Penguin Plunge is a Splash for Special Olympics

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By Liz Premo

Atlantic News , February 17, 2000

[The following article is courtesy of the Atlantic News ]

Penguin Plunge participants, 2000

PENGUIN PLUNGERS AT THE READY -- With hundreds of spectators looking on, approximately 160 brave souls gathered at Hampton Beach to take the Plunge in the first annual Penguin Plunge, an event which proved to be a very successful fundraiser for Special Olympics New Hampshire. Seven groups of Penguin Plungers raised pledge money in the weeks prior to a chilly dip in the Atlantic Ocean last Sunday afternoon. Shown above just before taking the plunge are Alan Tardiff (in the bowtie), Dayna Stront Mylen (in the purple scarf); Hampton Police Chief William "Santa" Wrenn; State Senator Beverly Hollingworth; Hampton Selectman Brian Warburton and, in the penguin suit, Dan Nersesian, a Hampton selectman candidate. The Penguin Plunge raised about $114,000, which will be used to bring the number of Special Olympics athletes in New Hampshire from 2000 up Atlantic News 3000 participants.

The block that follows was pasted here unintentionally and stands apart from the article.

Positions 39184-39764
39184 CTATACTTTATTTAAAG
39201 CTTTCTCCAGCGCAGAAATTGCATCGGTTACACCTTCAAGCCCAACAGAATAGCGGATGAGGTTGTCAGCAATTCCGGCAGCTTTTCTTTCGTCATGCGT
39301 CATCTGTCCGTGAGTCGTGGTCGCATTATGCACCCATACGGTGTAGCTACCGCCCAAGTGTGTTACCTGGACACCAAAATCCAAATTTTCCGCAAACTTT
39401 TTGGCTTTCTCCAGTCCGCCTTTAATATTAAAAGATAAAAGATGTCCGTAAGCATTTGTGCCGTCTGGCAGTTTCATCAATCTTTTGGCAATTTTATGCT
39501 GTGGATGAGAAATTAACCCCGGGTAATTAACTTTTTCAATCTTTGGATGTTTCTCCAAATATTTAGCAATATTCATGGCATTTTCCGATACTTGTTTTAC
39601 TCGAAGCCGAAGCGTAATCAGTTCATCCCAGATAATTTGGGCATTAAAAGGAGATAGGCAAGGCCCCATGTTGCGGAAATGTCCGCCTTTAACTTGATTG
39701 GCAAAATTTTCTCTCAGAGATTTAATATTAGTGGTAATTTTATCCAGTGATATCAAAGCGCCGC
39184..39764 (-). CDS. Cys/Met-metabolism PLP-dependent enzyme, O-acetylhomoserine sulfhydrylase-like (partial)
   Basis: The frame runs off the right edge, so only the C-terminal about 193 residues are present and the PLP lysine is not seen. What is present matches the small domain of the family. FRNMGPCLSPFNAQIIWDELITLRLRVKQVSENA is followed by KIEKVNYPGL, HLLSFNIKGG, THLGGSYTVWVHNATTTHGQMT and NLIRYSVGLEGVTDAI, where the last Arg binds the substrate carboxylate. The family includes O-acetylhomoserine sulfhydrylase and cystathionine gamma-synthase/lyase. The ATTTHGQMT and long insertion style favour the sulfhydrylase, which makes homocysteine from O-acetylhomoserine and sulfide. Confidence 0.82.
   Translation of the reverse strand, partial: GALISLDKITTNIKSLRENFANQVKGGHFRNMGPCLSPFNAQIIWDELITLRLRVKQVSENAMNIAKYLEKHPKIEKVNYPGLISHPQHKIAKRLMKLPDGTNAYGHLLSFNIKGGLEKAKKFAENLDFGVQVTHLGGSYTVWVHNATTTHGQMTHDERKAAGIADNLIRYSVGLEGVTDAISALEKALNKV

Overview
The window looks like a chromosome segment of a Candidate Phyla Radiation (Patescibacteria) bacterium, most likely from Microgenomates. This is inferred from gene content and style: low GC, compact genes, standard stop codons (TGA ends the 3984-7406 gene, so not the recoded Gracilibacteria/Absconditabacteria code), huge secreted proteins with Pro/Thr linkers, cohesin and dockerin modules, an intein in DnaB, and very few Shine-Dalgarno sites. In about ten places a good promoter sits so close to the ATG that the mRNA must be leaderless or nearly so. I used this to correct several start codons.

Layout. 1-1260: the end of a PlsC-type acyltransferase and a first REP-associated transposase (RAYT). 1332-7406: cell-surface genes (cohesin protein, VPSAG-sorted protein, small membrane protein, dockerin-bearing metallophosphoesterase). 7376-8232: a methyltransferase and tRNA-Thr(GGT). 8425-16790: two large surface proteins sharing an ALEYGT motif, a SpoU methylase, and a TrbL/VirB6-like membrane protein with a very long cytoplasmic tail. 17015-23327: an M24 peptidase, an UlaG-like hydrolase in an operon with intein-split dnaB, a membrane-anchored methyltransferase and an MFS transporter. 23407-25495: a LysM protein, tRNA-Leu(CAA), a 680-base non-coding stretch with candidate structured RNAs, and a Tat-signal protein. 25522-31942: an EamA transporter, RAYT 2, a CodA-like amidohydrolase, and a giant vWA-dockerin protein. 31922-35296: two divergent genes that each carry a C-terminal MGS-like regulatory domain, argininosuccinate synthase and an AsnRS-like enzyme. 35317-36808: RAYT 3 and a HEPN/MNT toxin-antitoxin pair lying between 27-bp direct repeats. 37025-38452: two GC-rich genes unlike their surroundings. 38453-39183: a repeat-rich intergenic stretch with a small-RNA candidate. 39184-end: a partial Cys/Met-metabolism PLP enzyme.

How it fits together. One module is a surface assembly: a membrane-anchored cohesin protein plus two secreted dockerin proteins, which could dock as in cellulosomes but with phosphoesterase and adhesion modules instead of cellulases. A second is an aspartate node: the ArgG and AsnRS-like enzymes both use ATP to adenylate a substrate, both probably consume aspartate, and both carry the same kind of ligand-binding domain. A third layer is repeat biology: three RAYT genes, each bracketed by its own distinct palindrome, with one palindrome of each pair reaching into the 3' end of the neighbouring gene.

HAMPTON -- The weather may not have been as frigid as in Februaries past, but there was a little bit of an attention-getting nip in the breeze this past Sunday as waves of hardy "Penguin Plungers" plunged into the waves off Hampton Beach for a very worthy cause.

While hundreds of spectators cheered them on, almost 160 participants took to the chilly waters of the Atlantic in the first annual Penguin Plunge, organized to support Special Olympics New Hampshire. Weeks of pledging, fundraising, and (of course) physical conditioning led up this special event, hosted by WMUR TV Channel 9's Sports Director Charlie Sherman (the official "Emperor Penguin" and a Penguin Plunger himself) and Meteorologist/Emcee Chris Thomas (who, along with the rest of the spectators, opted to watch the proceedings on fairly dry land).

Participants had dressed light — and lightheartedly — for the occasion. Besides various styles of swimwear, costumes were the order of the day for many. In the hours prior to the Plunge itself, participants attired as comic book characters, penguins, Santa Claus, and assorted "plunger-heads," could be seen on the sands near the "Lady Statue" as they awaited the call for the Plunge to officially begin. Even the Hampton Beach Seafood Festival mascot, Louie the Lobster, was part of the festivities.